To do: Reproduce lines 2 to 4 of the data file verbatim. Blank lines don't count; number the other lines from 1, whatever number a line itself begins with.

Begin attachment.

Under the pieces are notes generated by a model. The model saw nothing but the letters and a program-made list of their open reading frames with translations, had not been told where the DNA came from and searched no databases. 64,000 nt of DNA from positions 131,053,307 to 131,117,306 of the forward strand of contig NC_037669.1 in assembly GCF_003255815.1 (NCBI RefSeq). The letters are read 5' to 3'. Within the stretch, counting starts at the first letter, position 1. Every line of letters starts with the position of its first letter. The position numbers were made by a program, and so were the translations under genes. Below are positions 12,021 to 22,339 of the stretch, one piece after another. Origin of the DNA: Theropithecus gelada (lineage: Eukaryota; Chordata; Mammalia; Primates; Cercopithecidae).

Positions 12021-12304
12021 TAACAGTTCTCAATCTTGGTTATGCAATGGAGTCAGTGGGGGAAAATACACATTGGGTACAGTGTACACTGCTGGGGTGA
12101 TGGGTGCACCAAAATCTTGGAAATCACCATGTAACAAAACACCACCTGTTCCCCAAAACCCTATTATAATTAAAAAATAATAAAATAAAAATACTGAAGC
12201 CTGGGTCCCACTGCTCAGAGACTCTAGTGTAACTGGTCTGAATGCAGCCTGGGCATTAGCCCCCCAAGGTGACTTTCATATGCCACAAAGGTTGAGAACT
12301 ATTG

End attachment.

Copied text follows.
Positions 12021-12304
12021 TAACAGTTCTCAATCTTGGTTATGCAATGGAGTCAGTGGGGGAAAATACACATTGGGTACAGTGTACACTGCTGGGGTGA
12101 TGGGTGCACCAAAATCTTGGAAATCACCATGTAACAAAACACCACCTGTTCCCCAAAACCCTATTATAATTAAAAAATAATAAAATAAAAATACTGAAGC